NEW YORK – The United Nations Security Council is set to discuss a Palestinian bid for statehood today, after Palestinian leader Mahmoud Abbas submitted a formal application at the General Assembly on Friday.
Addressing the delegates on Friday, Abbas urged the Security Council to back a state with pre-1967 borders. “The time has come for my courageous and proud people, after decades of displacement and colonial occupation and ceaseless suffering, to live like other peoples of the earth, free in a sovereign and independent homeland,” he said, according to the BBC.
In a later speech, Israeli Prime Minister Benjamin Netanyahu told the General Assembly that the core of the conflict was not settlements but the refusal of the Palestinians to recognise Israel as a Jewish state. He proposed that peace talks begin immediately and reaffirmed Israeli’s stance that peace cannot come through UN resolutions.
The United States has said it will veto the bid for UN recognition of a Palestinian state if it comes to a Security Council vote.
The move was welcomed by Palestinians with celebrations on Saturday, while Israelis reacted with a mix of hope and concern over the request, according to Voice of America.
Arabic language newspapers praised Abbas’ speech, saying it had bolstered Palestinian hopes for statehood as well as his popularity. But most of the Hebrew language newspapers said the UN bid will have little consequence since the Palestinians are not likely to drop their conditions for resuming peace talks which have been on hold for nearly a year.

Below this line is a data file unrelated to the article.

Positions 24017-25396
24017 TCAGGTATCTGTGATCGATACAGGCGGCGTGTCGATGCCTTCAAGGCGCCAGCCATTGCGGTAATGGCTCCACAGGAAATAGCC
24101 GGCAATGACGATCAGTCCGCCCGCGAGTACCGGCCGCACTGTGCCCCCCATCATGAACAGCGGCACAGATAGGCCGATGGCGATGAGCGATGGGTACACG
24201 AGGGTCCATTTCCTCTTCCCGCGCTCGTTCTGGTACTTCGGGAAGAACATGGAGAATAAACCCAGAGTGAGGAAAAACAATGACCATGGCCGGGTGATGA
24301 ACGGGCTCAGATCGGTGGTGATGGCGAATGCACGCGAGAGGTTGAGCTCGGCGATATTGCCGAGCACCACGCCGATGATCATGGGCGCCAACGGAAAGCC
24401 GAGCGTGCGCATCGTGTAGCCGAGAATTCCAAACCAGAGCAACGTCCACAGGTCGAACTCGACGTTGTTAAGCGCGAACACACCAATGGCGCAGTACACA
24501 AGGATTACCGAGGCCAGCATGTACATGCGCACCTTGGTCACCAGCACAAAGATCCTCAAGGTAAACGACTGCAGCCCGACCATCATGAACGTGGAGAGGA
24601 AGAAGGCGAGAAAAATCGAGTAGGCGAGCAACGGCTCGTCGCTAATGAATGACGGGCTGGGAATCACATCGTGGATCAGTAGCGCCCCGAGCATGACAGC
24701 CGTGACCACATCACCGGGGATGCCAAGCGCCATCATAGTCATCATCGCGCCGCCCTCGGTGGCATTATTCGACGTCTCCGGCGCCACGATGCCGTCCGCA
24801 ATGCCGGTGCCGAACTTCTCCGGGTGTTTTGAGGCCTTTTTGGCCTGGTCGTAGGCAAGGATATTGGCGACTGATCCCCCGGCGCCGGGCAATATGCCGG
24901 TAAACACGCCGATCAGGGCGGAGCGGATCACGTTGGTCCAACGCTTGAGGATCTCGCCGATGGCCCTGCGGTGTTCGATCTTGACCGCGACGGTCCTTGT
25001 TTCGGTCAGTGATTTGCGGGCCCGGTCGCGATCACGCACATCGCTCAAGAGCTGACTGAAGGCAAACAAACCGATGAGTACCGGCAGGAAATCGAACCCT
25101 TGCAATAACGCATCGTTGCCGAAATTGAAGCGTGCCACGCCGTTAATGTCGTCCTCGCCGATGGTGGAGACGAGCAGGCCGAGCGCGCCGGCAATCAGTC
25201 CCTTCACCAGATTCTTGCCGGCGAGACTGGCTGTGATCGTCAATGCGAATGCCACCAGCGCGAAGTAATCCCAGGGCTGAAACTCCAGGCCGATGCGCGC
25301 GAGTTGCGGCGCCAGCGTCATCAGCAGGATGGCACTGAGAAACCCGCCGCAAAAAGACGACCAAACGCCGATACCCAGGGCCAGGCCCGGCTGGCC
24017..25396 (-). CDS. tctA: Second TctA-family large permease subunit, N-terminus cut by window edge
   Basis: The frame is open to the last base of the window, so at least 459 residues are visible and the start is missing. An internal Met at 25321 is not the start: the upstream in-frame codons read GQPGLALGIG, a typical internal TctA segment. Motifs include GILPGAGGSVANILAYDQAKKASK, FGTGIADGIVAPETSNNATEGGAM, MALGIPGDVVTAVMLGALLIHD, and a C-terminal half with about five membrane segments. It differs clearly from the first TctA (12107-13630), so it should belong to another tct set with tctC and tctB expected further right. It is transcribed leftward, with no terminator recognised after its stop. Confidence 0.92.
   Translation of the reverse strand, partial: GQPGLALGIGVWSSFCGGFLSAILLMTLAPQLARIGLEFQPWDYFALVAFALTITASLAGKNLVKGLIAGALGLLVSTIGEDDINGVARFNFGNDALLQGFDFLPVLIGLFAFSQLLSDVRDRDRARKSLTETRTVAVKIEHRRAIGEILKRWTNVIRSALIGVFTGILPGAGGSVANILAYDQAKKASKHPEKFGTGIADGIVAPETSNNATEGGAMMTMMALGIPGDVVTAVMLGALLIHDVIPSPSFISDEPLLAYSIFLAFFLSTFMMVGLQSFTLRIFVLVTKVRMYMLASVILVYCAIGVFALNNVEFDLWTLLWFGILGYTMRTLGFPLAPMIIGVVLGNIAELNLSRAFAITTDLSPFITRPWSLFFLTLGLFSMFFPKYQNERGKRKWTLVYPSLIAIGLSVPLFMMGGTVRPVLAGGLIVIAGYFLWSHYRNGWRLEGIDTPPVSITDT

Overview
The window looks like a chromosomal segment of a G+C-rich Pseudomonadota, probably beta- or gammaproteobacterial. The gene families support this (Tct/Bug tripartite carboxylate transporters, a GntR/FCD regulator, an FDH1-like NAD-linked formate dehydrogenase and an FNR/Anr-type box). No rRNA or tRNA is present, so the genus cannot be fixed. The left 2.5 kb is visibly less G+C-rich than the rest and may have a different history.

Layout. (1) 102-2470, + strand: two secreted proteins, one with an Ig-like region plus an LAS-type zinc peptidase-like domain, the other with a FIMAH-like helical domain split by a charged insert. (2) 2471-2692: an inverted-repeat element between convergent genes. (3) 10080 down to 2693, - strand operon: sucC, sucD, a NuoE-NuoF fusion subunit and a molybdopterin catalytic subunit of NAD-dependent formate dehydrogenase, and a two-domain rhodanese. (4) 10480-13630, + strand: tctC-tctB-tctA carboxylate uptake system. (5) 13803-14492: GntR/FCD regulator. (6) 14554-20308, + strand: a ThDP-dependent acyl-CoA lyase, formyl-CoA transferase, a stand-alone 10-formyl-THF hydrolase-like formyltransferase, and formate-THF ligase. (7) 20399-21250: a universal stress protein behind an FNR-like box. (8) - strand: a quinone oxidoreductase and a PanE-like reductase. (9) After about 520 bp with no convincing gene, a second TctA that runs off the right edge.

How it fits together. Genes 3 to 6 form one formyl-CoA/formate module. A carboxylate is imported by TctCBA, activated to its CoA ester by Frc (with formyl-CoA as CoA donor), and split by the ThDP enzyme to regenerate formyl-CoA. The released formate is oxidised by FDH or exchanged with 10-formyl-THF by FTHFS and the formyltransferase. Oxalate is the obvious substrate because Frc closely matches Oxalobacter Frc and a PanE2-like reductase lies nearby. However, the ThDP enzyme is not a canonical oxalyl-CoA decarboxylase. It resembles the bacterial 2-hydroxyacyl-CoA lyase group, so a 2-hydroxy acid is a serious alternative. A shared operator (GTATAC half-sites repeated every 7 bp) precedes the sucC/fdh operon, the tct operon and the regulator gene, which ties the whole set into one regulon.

After the move, the Quartet of mediators – the US, the UN, the European Union and Russia – called on Israel and the Palestinians to resume peace talks within one month and aim for a deal by the end of 2012. Direct talks between Israel and the Palestinians stalled in September 2010. The Palestinians walked out in protest at the building of Jewish settlements in the occupied West Bank.
But Abbas has reacted coolly to the blueprint for talks. Abbas said he was studying the so-called Middle East Quartet’s idea for peace talks to open within a month, but ruled out any plan that did not demand an end to Israeli settlement building.
Palestinian Foreign Minister Riad Malki said Saturday that the Quartet guideline could not be accepted as it was “short of meeting Palestinian expectations,” CNN said. Malki stressed that the offer failed to address the issue of Israeli settlements and the 1967 borders.
But Israeli foreign minister Avigdor Liberman yesterday expressed his support for the offer. “We need to accept because there is one very positive thing there, starting negotiations without prior conditions, we have been calling for this for two and a half years now,” Liberman told Israel radio.